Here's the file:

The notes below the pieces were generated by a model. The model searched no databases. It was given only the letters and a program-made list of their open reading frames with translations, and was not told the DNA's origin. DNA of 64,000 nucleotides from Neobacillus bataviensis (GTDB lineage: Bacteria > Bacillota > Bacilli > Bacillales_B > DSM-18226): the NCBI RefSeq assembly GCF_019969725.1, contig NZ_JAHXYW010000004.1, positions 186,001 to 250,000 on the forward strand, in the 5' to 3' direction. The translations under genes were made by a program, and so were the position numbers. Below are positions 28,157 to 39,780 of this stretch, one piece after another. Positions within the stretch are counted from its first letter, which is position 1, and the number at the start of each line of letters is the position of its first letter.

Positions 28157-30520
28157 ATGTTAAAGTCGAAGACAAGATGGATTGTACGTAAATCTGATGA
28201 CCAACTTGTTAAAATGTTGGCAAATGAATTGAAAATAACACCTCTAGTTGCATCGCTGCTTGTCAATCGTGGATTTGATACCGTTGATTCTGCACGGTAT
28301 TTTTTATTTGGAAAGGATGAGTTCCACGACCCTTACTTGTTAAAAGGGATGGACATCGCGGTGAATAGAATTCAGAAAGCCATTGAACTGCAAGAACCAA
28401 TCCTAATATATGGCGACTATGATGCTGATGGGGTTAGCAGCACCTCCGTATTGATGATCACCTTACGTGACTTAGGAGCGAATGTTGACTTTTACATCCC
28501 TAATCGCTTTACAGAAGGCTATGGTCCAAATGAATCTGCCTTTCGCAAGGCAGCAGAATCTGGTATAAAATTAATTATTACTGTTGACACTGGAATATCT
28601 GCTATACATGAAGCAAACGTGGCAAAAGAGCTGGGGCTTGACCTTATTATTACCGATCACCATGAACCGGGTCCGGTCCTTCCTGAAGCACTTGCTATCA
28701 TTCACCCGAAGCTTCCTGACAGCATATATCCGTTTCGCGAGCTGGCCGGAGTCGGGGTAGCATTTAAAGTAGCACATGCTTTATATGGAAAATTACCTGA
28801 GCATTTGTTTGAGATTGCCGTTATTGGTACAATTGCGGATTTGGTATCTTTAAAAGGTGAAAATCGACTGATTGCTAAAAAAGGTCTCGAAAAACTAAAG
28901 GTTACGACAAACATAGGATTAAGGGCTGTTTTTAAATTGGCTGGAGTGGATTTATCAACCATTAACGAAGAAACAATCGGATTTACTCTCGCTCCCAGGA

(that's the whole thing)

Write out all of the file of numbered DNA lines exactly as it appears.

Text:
The notes below the pieces were generated by a model. The model searched no databases. It was given only the letters and a program-made list of their open reading frames with translations, and was not told the DNA's origin. DNA of 64,000 nucleotides from Neobacillus bataviensis (GTDB lineage: Bacteria > Bacillota > Bacilli > Bacillales_B > DSM-18226): the NCBI RefSeq assembly GCF_019969725.1, contig NZ_JAHXYW010000004.1, positions 186,001 to 250,000 on the forward strand, in the 5' to 3' direction. The translations under genes were made by a program, and so were the position numbers. Below are positions 28,157 to 39,780 of this stretch, one piece after another. Positions within the stretch are counted from its first letter, which is position 1, and the number at the start of each line of letters is the position of its first letter.

Positions 28157-30520
28157 ATGTTAAAGTCGAAGACAAGATGGATTGTACGTAAATCTGATGA
28201 CCAACTTGTTAAAATGTTGGCAAATGAATTGAAAATAACACCTCTAGTTGCATCGCTGCTTGTCAATCGTGGATTTGATACCGTTGATTCTGCACGGTAT
28301 TTTTTATTTGGAAAGGATGAGTTCCACGACCCTTACTTGTTAAAAGGGATGGACATCGCGGTGAATAGAATTCAGAAAGCCATTGAACTGCAAGAACCAA
28401 TCCTAATATATGGCGACTATGATGCTGATGGGGTTAGCAGCACCTCCGTATTGATGATCACCTTACGTGACTTAGGAGCGAATGTTGACTTTTACATCCC
28501 TAATCGCTTTACAGAAGGCTATGGTCCAAATGAATCTGCCTTTCGCAAGGCAGCAGAATCTGGTATAAAATTAATTATTACTGTTGACACTGGAATATCT
28601 GCTATACATGAAGCAAACGTGGCAAAAGAGCTGGGGCTTGACCTTATTATTACCGATCACCATGAACCGGGTCCGGTCCTTCCTGAAGCACTTGCTATCA
28701 TTCACCCGAAGCTTCCTGACAGCATATATCCGTTTCGCGAGCTGGCCGGAGTCGGGGTAGCATTTAAAGTAGCACATGCTTTATATGGAAAATTACCTGA
28801 GCATTTGTTTGAGATTGCCGTTATTGGTACAATTGCGGATTTGGTATCTTTAAAAGGTGAAAATCGACTGATTGCTAAAAAAGGTCTCGAAAAACTAAAG
28901 GTTACGACAAACATAGGATTAAGGGCTGTTTTTAAATTGGCTGGAGTGGATTTATCAACCATTAACGAAGAAACAATCGGATTTACTCTCGCTCCCAGGA